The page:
Journal article

Natural polymorphism affecting learning and memory in Drosophila

  • Mery, Frederic Department of Biology, University of Fribourg, Switzerland - Laboratory for Evolution, Genome and Speciation, Centre National de la Recherche Scientifique, Gif sur Yvette, France
  • Belay, Amsale T. Department of Biology, University of Toronto, Canada
  • So, Anthony K.-C. Department of Biology, University of Toronto, Canada
  • Sokolowski, Marla B. Department of Biology, University of Toronto, Canada
  • Kawecki, Tadeusz J. Department of Biology, University of Fribourg, Switzerland - Department of Ecology and Evolution, University of Lausanne, Switzerland
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    19.07.2007
Published in:
  • Proceedings of the National Academy of Sciences of the United States of America. - 2007, vol. 104, no. 32, p. 13051-13055
English Knowing which genes contribute to natural variation in learning and memory would help us understand how differences in these cognitive traits evolve among populations and species. We show that a natural polymorphism at the foraging (for) locus, which encodes a cGMP-dependent protein kinase (PKG), affects associative olfactory learning in Drosophila melanogaster. In an assay that tests the ability to associate an odor with mechanical shock, flies homozygous for one natural allelic variant of this gene (forR) showed better short-term but poorer long-term memory than flies homozygous for another natural allele (fors). The fors allele is characterized by reduced PKG activity. We showed that forR-like levels of both short-term learning and long-term memory can be induced in fors flies by selectively increasing the level of PKG in the mushroom bodies, which are centers of olfactory learning in the fly brain. Thus, the natural polymorphism at for may mediate an evolutionary tradeoff between short- and long-term memory. The respective strengths of learning performance of the two genotypes seem coadapted with their effects on foraging behavior: forR flies move more between food patches and so could particularly benefit from fast learning, whereas fors flies are more sedentary, which should favor good long-term memory.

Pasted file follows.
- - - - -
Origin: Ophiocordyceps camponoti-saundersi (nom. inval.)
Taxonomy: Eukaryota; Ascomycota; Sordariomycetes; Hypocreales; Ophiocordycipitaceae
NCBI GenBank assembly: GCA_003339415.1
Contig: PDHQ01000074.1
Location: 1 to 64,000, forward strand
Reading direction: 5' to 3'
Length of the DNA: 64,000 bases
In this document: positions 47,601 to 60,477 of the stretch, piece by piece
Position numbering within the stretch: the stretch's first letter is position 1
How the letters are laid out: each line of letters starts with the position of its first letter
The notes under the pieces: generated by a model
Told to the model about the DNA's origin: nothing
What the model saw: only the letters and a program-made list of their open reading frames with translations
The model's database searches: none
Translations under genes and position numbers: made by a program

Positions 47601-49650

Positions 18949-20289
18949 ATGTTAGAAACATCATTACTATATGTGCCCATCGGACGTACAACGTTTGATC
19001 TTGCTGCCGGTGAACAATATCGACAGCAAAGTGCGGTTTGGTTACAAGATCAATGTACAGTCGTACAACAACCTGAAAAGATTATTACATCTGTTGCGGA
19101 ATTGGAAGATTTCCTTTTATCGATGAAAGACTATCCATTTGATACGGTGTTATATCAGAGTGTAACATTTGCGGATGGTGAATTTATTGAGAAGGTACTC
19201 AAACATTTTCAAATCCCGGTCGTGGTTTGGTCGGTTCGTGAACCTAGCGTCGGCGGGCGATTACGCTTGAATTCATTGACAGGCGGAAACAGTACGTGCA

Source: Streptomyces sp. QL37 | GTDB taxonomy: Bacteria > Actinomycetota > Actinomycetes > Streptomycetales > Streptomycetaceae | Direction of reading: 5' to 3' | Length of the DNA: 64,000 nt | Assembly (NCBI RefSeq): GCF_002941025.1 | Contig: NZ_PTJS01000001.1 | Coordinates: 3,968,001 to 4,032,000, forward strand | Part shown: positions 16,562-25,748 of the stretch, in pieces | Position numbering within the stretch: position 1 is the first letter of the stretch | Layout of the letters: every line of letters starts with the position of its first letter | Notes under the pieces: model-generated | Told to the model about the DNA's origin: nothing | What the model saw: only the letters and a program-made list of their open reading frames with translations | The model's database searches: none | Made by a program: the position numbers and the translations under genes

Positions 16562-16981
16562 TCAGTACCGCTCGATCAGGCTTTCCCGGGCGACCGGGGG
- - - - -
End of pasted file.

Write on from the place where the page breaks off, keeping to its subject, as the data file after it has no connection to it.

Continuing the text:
Faculty
Faculté des sciences et de médecine
Department
Département de Biologie
Language
  • English
Classification
Biology
License
License undefined
Identifiers
Persistent URL
https://folia.unifr.ch/unifr/documents/300312
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